Yeah, but what about the ‘Stros?
Congratulations Red Sox Nation.
I hope you get swept in four.
OK, OK … sorry if I seem a bit bitter, here. It’s just that I’m still reeling from that kick to the stomach I suffered through Thursday night.
How bad was it?
About three months ago, after acquiring one of hottest young players in baseball, my Astros were being told to trade him away. Carlos Beltran – that guy you just saw hit eight home runs in a matter of 10 playoff games – apparently had arrived at the party too late to celebrate in Houston.
Midway through the season, the ‘Stros were left for dead and heading into September there wasn’t much reason to expect a resurrection, standing 181Ú2 games back of the Cardinals in the NL Central and six games back of the Giants in the wild card race.
But Beltran and his new teammates battled back, winning 16 of their final 19 games to secure that playoff berth.
Then came what appeared to be my annual act of getting my hopes up, only to be dashed. You see, I know all about how the Red Sox haven’t won a World Series since the alleged “Curse of the Bambino” was apparently applied to the BoSox.
My ever-humbling Houston Astros, however, had never won so much as a postseason series of any kind – nevermind the biggest Series of all.
Of course, when the Braves tied things up at 2-2 in the Divisional Series, it looked as though that streak would continue. These Astros though, did just that. They pounded Atlanta 12-3 in the decisive Game 5 to win the franchise’s first playoff round.
And they rallied again in the National League Championship Series. After the Cardinals jumped ahead by winning the first two games, the Astros took all three in Houston before dropping Game 6 in St. Louis to set up Thursday’s finale.
This was it.
Could it have played out any better?
Here was my team, on the verge of its first World Series appearance, and taking the mound for my Astros was none other than Roger Clemens.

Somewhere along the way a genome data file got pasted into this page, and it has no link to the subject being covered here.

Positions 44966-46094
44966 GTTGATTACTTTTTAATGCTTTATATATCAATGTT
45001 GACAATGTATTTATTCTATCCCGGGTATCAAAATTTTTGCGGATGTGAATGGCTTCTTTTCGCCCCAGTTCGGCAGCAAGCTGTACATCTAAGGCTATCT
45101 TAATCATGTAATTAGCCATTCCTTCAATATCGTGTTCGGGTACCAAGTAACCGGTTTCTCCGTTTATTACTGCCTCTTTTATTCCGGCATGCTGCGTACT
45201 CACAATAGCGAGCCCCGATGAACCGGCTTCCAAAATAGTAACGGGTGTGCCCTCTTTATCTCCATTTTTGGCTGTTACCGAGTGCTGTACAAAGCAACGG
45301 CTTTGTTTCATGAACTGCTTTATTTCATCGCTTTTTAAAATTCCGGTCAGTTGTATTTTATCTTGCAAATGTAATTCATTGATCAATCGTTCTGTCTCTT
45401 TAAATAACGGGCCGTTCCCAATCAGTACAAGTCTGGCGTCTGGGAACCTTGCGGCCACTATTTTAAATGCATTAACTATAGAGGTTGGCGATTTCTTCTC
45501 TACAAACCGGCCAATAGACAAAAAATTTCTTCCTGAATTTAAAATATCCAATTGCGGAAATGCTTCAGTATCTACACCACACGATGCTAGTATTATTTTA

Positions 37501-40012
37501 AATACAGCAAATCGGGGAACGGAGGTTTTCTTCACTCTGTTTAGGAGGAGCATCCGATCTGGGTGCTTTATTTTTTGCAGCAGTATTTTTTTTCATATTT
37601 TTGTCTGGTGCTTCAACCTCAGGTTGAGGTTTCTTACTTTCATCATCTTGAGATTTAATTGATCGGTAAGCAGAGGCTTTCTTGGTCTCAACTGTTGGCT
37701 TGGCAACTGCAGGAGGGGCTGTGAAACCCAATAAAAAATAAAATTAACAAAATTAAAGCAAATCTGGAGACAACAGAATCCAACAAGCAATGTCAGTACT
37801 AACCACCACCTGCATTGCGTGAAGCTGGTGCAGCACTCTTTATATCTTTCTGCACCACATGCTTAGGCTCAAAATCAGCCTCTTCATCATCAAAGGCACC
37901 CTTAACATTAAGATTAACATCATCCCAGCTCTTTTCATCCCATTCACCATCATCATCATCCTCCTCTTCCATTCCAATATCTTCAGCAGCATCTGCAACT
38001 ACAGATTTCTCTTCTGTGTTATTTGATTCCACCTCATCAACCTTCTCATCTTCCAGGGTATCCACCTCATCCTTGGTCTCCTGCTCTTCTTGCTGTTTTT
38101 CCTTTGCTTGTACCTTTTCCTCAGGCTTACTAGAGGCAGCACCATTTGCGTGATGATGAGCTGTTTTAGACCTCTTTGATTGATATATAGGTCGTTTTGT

Houston, we have liftoff.
Of course, as we all know now, the only launching going on Thursday in St. Louis was the ball off the bat of the Cardinals’ Scott Rolen, delivering a two-run dinger – and that devastating blow to my abdomen – in the sixth inning that sent St. Louis to a 5-2 win.
Forty-three years. That’s how long Houston’s had a team in the Bigs, longer than any other major league city without hosting a World Series.
That’s right, even longer than those poor, poor Red Sox.
Look, it hasn’t actually been all that long since Boston was in the Series, losing to the New York Mets in 1986, after a young Clemens had helped lead them there.
BoSox fans, of course, are now saying this is going to be the year, offering up some strange statistics to support the statement. It has been 86 years since Red Sox last won a World Series title, in 1918. And it has been 18 years since the Red Sox last played in the World Series, in 1986.
And you thought the Lincoln and Kennedy assasinations had connections.
Speaking of connections, there is one reason to be thankful for this World Series, which will have the entire country seeing red for two weeks.
At least we won’t have to hear the incessant parallels that were to be drawn between the baseball and the Nov. 2 presidential election (Bush, Texas, Astros – Kerry, Massachussets, Red Sox).
Instead, we can watch the World Series solely to see if the Sox can do it – or to see which Boston player will become the 21st century’s Bill Buckner.
Sorry, still bitter.
Brian Hamilton is sports editor for The Union and may be reached via e-mail at email@example.com or by phone at 477-4240.
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Highly successful postseason runs come to an end for local Little League teams